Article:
Canadian filmmaker Guy Maddin is one of cinema’s greatest living treasures. Each film he crafts feels fresh and handmade—reaching back through history to shooting styles and images, long forgotten, in order to explore and subvert the new. Brand upon the Brain! is an exploration of Maddin’s (fictional) upbringing in an orphanage/lighthouse, told through nightmarish flashbacks, title cards and the odd voice-over and sound effect. While the influence of several films on this list can clearly be seen, Brand upon the Brain! really does defy any straightforward explanation or comparison. It’s best to, just, find a copy and take it all in. For all of his focus on himself and his past, Maddin is often classified as a pseudo-documentarian. A film like this is a fine reminder to actors that some of the best vehicles they can find for themselves come from within. Beyond all the artistic mastery, it’s worth mentioning that Maddin made the film for $40,000 and shot it all in nine days. What’s stopping you?

#7 There Will Be Blood (2007)

Another silent-but-not-silent entry on this list, Paul Thomas Anderson’s epic begins with almost twenty minutes of wordless action and character building. In front of our eyes, Henry Plainview evolves from lone prospector to oil man, encountering injury, danger and death along the way. He gains a limp, loses tools, gains a fortune, loses colleagues, gains a son … Plainview lives a lifetime in front of our eyes before his first line is ever spoken. It’s a great introduction to a man who spends the following two hours pushing everybody away; it binds us to the character, ensuring that we’re never left cold by his manner or deeds. The sequence is often compared to the opening of 2001: A Space Odyssey, in which apes literally evolve to the tool age. In some ways it’s more a prologue than it is a true beginning. But There Will Be Blood would be a far weaker film without it.

#8 The Artist (2011)

The Artist, directed by Michel Hazanavicius and starring The Most Charming Actor Alive (Jean Dujardin), is a modern film shot in the style of a black and white silent picture. It’s a love letter to that long-gone era, and a tribute to the silent stars who struggled with the talkie transition. The Artist cleaned up at the 84th Academy Awards, collecting Best Picture, Best Director and Best Actor for Dujardin. It enjoyed international praise and recognition … and then kinda faded from view. One of the issues it faced was its immense success—it ceased to become the underdog and was instead a highly praised film that perhaps wasn’t quite as good as anybody said it was (although what film is). But The Artist is definitely worth your time: performances are stellar and it ends with a superb nod to Modern Times‘ own dissection of the talkie craze. Plus, it contains one of the cutest dogs in all of cinema.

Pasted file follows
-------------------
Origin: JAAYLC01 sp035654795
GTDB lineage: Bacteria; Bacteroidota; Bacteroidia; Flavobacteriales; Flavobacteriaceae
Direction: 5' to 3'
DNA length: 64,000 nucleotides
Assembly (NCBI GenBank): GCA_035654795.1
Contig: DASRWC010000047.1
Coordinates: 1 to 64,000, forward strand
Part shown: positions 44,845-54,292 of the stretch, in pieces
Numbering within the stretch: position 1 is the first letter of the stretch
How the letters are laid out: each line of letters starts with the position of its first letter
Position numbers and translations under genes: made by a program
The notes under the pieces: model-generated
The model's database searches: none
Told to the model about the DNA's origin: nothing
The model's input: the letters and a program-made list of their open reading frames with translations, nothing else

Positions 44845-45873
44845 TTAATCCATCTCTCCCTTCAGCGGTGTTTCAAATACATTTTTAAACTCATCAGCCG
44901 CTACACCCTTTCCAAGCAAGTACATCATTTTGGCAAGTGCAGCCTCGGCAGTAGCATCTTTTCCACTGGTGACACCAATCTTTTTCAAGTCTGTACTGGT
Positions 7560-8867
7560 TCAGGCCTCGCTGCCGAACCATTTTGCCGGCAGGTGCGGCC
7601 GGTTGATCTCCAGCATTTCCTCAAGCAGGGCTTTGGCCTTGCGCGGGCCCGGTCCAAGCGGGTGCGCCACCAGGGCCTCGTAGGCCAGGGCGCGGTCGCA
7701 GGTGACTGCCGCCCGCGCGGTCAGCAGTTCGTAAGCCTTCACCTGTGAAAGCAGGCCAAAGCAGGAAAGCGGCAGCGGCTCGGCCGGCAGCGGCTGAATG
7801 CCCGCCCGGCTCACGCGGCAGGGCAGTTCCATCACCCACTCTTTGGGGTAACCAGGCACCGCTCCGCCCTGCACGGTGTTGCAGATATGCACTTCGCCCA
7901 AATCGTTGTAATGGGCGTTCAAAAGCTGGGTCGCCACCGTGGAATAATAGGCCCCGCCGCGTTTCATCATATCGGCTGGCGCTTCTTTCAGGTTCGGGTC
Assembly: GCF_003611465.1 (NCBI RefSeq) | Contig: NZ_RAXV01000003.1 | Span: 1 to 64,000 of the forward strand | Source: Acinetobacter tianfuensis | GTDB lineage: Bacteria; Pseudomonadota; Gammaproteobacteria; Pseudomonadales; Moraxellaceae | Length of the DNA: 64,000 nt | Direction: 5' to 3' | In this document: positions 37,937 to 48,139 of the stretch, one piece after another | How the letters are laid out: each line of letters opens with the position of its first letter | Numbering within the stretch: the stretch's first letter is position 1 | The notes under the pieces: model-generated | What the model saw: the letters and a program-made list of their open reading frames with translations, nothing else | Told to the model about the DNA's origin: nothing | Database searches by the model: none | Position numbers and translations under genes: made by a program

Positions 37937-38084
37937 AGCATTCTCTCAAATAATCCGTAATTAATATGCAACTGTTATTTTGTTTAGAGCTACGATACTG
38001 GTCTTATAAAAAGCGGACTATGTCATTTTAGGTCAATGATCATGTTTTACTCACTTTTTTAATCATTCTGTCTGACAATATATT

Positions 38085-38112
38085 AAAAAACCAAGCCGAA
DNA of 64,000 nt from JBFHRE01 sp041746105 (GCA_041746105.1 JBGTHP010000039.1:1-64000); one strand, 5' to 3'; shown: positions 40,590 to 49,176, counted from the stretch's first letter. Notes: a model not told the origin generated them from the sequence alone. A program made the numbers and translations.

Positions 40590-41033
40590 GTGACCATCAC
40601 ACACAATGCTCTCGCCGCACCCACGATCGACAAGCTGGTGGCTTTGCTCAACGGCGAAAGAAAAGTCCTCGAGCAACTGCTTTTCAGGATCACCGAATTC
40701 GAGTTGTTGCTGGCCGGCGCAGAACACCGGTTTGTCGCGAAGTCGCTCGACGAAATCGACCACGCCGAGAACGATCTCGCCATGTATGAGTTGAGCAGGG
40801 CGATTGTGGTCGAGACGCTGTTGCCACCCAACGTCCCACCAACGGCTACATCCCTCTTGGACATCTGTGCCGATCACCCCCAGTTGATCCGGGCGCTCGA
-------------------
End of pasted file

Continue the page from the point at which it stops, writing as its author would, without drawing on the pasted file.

#9 The Tribe (2014)

The Tribe is a crime epic set at a boarding school for deaf students—performed in Ukrainian Sign Language without any subtitles. While this might sound challenging, the action of the film is gripping and performances so strong that meaning is never beyond the audience. You may not understands the words being signed, but you certainly understand the intention behind them and what each character wants. For any actor, this film is a must-watch in how objectives and actions can be played entirely without words. For any film lovers or filmmakers, it’s a unique piece of cinema that strips away dialogue at no cost to the drama.

CONTENT WARNING: The Tribe does contain scenes of graphic violence including sexual violence, as well as depiction of drug use and abortion.

#10 A Quiet Place (2018)

Okay, so this one’s a bit of a stretch: there are 25 lines of dialogue in A Quiet Place, and much of the film is signed in ASL with subtitles. But the majority of the film does take place without any dialogue at all; the result is a tense and terrifying work of science fiction. A Quiet Place is definitely worth your time if it’s a film you’ve missed—the performances are incredible and the central ‘gimmick’ of no dialogue never feels like a barrier between the audience and the story, or their enjoyment. You probably didn’t even think of the film as ‘silent’ when you watched or heard about it. If that’s the case, take the time to view it through this specific lens: study the concerted effort the actors are making to communicate and learn all you can from their efforts. A Quiet Place is a strong reminder that a silent film doesn’t have to be an artsy or harrowing experience.


About the Author

Alexander Lee-Rekers

Alexander Lee-Rekers is a Sydney-based writer, director and educator. He graduated from NIDA in 2017 with a Masters in Writing for Performance, and his career across theatre and television has seen him tackling projects as diverse as musical theatre, Shakespeare and Disney. He is the co-founder of theatre company Ratcatch (The Van De Maar Papers, The Linden Solution) and co-director of Bondi Kids Drama, a boutique drama school offering classes to young people in the Eastern Suburbs. Alexander is drawn to themes of family, ambition, failure and legacy: how human nature can flit with ease between compassion and cruelty. He also likes Celtic fiddle, mac & cheese and cats.